Carlson: BESE moves beyond education and into personal financial planning

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BESE moves beyond education and into personal financial planning

The Louisiana Board of Elementary and Secondary Education’s (BESE) intentions are undoubtedly noble in promulgating its new policy requiring the state’s high school seniors to file a FAFSA or sign a waiver saying they won’t in order to graduate. The reasoning: statistics show that Louisiana students leave million of dollars in college financial assistance on the table every year. Submitting a completed Free Application for Federal Student Aid can provide to eligible students financial aid that ranges from Pell grants, direct loans, and lead the way to scholarships, and to TOPS awards – to name only a few opportunities for assistance. But for a variety of reasons, only about half of Louisiana high school students are submitting a FAFSA. The graduation requirement to file the FAFSA will begin with the 2018 school year, but students can opt out of the requirement with a form signed by parents. Unfortunately and while it’s clear that the intent behind the new policy is guided by the best of intentions for our state’s students, this requirement takes BESE’s power way beyond education policy and into personal financial planning. It’s one thing to try to influence that planning with education and workshops – but many will reject the notion that BESE should have the power to direct personal financial decisions. A recent Shreveport Times article on the issue cited the concerns about the new policy voiced by DeSoto schools Superintendent Cade Brumley, who said that “… this new policy could put a strain on school districts statewide.” Brumley is also chair of the Northwest Louisiana Superintendent’s Association. “Yes, Louisiana families leave unclaimed money on the table for college, but school systems are concerned about the impact of the new requirement … I have communicated to State Superintendent John White the concerns of local superintendents and I remain hopeful the final product is one that promotes college participation, doesn’t increase the workload on schools personnel, and upholds the sensitivity of family financial information as governmental intrusion into the lives of private citizens should always be minimized.” Perhaps White and BESE members could be convinced to back up and revisit this plan. Many will see this requirement as yet another government intrusion into citizens’ personal information leading to significant numbers opt-outs – thus minimizing much in the result sought by BESE. Understanding the availability of and application process for college financial assistance is an education in itself. Better that BESE and White look for ways to assist local school districts in education programs for parents and students to better equip them to successfully navigate the application process. A US News and World Report on this issue noted: “The move makes the Pelican State the first in the country to require students to fill out the Free Application for Federal Student Aid … in order to receive a high school diploma.” It will be interesting to see if any other states jump in to endorse and implement such a requirement in their school systems. In the meantime, Pelican state education leaders are encouraged to reconsider this new policy.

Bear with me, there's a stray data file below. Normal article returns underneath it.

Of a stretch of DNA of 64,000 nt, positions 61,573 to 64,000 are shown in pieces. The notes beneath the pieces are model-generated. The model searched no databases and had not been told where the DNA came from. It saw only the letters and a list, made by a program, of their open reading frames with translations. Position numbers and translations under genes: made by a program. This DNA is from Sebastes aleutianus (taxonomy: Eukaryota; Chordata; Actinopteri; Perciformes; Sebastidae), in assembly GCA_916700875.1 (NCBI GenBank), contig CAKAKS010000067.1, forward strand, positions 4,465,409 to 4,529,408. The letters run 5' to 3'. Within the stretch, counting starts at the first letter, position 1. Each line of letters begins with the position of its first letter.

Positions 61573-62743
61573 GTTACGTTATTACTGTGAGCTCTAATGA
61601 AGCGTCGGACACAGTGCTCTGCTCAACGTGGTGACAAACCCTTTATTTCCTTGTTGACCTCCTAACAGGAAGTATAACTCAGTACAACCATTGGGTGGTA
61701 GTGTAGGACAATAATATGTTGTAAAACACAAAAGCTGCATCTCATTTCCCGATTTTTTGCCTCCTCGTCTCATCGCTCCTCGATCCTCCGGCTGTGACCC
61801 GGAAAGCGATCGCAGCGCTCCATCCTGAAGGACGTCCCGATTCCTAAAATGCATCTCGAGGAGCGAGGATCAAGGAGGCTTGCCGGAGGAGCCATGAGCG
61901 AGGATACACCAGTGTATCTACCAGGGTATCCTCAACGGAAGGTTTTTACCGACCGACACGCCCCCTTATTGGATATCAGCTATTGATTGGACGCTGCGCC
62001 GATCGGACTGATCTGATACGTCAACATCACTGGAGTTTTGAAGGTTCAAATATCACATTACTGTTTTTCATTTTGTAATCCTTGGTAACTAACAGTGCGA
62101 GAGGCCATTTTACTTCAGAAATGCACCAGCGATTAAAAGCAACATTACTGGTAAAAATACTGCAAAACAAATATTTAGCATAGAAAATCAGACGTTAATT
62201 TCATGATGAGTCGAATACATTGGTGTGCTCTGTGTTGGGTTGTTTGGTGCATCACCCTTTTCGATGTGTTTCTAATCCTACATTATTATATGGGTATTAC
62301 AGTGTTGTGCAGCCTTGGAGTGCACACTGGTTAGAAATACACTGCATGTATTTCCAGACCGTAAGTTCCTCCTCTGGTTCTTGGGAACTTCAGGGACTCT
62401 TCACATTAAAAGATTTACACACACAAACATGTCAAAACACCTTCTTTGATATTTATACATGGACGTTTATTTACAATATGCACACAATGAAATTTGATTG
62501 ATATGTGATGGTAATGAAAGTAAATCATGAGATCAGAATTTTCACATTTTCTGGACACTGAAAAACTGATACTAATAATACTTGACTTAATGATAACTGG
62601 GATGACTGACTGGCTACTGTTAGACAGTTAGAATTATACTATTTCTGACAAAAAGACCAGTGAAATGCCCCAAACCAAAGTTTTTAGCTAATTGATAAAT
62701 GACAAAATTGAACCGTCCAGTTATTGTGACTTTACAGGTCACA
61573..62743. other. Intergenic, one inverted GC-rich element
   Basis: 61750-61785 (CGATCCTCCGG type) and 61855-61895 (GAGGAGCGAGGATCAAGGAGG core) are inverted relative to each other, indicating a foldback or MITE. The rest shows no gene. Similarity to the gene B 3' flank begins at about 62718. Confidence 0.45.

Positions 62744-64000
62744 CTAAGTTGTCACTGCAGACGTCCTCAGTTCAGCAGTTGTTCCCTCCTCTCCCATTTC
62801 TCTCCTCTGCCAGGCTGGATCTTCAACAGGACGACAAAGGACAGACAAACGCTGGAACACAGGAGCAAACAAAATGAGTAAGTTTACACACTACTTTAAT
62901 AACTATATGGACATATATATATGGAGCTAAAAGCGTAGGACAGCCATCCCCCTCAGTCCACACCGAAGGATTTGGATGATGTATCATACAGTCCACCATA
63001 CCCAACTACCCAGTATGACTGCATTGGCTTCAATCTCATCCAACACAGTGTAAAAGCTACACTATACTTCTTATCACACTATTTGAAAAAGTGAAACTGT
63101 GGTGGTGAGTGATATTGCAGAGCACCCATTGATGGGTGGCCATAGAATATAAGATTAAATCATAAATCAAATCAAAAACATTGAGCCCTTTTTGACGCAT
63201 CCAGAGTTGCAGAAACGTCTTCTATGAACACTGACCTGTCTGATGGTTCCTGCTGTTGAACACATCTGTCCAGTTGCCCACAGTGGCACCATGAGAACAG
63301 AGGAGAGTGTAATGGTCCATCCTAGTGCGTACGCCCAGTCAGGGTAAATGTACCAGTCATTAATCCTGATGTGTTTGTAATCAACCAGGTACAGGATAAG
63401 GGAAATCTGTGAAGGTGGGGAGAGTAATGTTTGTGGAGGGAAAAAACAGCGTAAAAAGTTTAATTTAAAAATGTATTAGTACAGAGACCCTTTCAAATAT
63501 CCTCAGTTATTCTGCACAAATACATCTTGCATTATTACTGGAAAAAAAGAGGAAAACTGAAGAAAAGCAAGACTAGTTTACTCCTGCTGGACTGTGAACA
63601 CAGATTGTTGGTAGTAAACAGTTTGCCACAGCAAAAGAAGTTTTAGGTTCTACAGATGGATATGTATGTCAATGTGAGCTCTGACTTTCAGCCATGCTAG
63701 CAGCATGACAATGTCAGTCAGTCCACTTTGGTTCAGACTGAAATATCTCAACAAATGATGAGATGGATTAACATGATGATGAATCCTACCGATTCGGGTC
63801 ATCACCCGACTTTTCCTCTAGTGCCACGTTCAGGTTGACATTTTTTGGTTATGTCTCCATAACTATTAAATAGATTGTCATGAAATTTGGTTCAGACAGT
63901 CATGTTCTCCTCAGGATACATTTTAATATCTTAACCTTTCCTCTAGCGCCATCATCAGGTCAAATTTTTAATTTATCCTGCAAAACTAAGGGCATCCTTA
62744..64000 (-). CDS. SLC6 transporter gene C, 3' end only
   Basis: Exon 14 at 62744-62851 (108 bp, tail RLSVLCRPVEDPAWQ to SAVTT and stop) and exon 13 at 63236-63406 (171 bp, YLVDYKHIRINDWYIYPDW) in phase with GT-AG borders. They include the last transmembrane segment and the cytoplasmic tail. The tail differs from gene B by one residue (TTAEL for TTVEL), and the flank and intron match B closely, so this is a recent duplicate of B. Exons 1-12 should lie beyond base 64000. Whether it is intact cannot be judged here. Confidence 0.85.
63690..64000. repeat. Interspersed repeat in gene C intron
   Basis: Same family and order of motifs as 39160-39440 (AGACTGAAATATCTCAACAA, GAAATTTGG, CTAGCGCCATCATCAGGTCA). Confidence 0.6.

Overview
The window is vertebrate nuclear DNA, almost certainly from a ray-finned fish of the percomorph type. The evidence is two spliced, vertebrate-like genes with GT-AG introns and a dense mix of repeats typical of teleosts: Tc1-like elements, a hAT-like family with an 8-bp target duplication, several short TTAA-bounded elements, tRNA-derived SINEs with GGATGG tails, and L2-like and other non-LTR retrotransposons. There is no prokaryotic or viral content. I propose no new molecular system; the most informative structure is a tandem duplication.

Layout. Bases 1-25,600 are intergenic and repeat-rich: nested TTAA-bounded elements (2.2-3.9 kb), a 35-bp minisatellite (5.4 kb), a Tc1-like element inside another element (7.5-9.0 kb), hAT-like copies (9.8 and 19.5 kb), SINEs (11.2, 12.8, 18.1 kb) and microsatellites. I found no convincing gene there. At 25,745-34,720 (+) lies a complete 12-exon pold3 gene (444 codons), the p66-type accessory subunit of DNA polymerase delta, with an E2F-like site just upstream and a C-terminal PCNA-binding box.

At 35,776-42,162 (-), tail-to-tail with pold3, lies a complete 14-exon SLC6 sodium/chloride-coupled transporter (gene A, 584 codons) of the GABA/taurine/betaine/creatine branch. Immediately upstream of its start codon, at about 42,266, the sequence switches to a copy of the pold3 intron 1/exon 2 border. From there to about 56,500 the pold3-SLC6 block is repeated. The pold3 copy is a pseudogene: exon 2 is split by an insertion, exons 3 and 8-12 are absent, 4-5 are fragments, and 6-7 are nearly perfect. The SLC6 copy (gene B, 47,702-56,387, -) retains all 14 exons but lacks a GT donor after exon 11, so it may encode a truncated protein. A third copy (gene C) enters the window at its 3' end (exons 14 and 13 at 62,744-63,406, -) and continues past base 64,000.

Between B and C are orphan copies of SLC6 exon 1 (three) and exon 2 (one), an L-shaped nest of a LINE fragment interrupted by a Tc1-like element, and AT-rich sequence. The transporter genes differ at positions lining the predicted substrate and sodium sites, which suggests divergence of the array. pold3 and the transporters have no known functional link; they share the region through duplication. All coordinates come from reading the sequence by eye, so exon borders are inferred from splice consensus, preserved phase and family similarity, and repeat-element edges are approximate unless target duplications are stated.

Marty Carlson is a columnist for the BPT. She may be reached at: martycarlson1218@ gmail.com